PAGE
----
A graph, or coordinate plane, can be used to represent the results of equations by plotting their inputs and outputs. Basically, a value is input to an equation (with one variable), a series of mathematical actions occur, and a single output is created. A graph is made up of two perpendicular number lines, called the coordinate axes:

- The
*x*‐axis is the horizontal number line whose values represent the equation’s inputs. - The
*y*‐axis is the vertical number line whose values represent the equation’s outputs. - Any point on the coordinate plane will be represented as (
*x*,*y*) with the input first and the output second. - The intersection of these two coordinate axes is called the origin, and its coordinates are always (0, 0).
- You may have talked about independent and dependent variables in your science class. In the case of linear equations,
*x*is the independent variable (what is changed) and*y*is the dependent variable (what is measured as a result of*x*).

The coordinate axes break the graph into four sections, called quadrants. These quadrants help with the proper plotting of positive/negative inputs and positive/negative outputs:

- standard
- slope‐intercept
- point-slope

Any linear equation can be expressed in any of the three forms. Usually, different forms are used to emphasize different variables, but any form can be changed to any other form.

**Standard **form allows you to easily see the coefficients of each variable.

**Slope-intercept** form allows you to easily see the slope and y-intercept. This form is particularly useful for graphing linear equations.

**Point-slope **form allows you to easily see the slope as well as a point that the line passes through.

Though you need to know all three forms, you’ll use the slope‐intercept form to answer questions about graphs. If a linear equation is in standard form or point-slope form and you are dealing with graphing concepts, change the equation to slope‐intercept form. In slope‐intercept form, a value is input to the linear equation, multiplied by the slope, and added to the *y*‐intercept. The result is the output. This process is true for all real numbers. Inputting 0 for the *x*-value will always result in the y‐intercept for the equation and inputting 0 for the *y*-value will always result in the *x*‐intercept for the equation.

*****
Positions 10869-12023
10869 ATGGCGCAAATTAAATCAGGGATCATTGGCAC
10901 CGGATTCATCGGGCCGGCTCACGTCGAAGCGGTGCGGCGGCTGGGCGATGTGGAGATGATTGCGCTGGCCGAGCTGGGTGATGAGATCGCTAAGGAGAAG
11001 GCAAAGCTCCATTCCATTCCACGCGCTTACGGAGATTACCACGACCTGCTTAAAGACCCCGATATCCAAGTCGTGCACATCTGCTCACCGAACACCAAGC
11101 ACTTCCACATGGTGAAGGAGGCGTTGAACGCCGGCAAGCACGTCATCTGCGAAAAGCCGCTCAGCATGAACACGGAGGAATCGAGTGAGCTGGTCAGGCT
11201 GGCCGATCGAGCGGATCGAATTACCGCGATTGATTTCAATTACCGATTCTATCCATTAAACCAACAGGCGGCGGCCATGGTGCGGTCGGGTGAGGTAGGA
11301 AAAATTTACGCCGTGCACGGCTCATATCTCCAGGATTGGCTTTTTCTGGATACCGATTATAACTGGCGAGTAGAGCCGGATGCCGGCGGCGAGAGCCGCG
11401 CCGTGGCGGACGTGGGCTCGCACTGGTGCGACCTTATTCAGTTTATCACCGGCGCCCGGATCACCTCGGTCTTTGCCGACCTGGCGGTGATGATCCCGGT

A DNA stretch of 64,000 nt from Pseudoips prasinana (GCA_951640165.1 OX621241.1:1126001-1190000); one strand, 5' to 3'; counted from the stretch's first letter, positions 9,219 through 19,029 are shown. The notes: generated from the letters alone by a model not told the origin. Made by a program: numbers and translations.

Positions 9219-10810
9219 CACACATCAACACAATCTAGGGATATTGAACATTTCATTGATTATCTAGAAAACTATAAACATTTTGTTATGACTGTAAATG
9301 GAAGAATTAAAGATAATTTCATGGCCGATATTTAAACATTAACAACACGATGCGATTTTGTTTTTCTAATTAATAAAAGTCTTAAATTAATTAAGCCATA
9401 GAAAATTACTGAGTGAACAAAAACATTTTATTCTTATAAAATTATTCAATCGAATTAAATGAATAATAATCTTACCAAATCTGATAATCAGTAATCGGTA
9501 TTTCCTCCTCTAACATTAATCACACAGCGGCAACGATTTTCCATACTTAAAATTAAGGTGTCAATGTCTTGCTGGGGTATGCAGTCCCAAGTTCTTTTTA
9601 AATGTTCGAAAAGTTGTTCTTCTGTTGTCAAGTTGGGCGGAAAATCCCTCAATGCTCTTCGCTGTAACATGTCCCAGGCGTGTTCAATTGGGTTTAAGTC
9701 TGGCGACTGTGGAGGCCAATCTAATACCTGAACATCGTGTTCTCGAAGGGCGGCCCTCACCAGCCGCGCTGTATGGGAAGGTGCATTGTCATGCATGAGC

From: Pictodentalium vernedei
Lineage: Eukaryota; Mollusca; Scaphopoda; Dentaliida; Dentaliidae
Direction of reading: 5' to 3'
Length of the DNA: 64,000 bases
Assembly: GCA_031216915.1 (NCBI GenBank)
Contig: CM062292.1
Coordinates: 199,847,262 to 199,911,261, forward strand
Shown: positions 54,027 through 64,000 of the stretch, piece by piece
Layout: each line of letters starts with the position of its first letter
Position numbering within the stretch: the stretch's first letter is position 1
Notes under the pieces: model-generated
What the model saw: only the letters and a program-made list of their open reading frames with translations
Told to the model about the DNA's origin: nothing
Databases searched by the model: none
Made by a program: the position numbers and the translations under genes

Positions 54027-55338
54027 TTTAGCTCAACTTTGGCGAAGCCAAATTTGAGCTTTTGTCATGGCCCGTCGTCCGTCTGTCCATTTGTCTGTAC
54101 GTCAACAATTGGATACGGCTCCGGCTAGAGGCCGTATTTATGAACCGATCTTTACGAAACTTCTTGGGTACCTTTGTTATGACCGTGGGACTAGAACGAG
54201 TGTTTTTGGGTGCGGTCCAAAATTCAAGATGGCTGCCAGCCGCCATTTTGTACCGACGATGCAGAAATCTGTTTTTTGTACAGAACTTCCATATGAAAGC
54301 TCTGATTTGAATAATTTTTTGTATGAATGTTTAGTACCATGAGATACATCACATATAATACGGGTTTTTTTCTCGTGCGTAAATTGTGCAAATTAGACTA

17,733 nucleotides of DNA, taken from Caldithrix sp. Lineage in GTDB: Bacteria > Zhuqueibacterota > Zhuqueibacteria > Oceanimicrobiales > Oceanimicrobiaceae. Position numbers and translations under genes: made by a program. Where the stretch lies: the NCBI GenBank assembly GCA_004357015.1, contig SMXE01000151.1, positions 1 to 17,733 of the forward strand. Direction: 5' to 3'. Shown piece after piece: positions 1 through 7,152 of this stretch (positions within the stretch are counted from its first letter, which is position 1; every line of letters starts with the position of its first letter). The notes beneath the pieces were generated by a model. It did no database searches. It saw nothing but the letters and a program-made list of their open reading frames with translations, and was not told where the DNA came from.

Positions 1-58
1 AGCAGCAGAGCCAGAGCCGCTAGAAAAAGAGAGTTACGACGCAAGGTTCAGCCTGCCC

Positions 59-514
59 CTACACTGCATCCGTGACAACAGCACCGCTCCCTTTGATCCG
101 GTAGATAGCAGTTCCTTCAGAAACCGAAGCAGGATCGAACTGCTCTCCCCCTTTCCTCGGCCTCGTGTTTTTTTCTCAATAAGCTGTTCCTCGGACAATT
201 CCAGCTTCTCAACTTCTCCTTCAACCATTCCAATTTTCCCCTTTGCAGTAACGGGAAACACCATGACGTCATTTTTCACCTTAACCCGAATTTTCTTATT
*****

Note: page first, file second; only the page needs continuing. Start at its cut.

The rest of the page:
**Standard Form to Slope-Intercept Form**

**Point-Slope Form to Slope-Intercept Form**

Now that the equation is in slope intercept form, it is easy to input values of *x* to find the output, *y*!

Notice where the line passes through the *y*-axis. This is the *y*-intercept, or “b” in the equation y = mx + b. Also notice that the points we plotted are evenly spaced, or change at a constant rate, defined by our slope!

Since this is a multiple‐choice test, you will not be asked to physically graph any equations, but you are expected to know what a linear equation’s graph will look like. You may be given a complete linear equation that has a known slope and *y*‐intercept, or you may be given two *xy*‐coordinates. If you are only given two *xy*-coordinates, you will need to determine what the linear equation is. To do this, you should first find the slope and then the y‐intercept.

**Finding the Slope**

It doesn’t matter which *xy*-coordinate you designate as the first or second coordinate.

**Finding the Y-Intercept**

**To easily find the negative reciprocal slope: **

**Answers to Practice Problems**

- -⅓
*y*= 5*x*+ 15- C
- 6
- C

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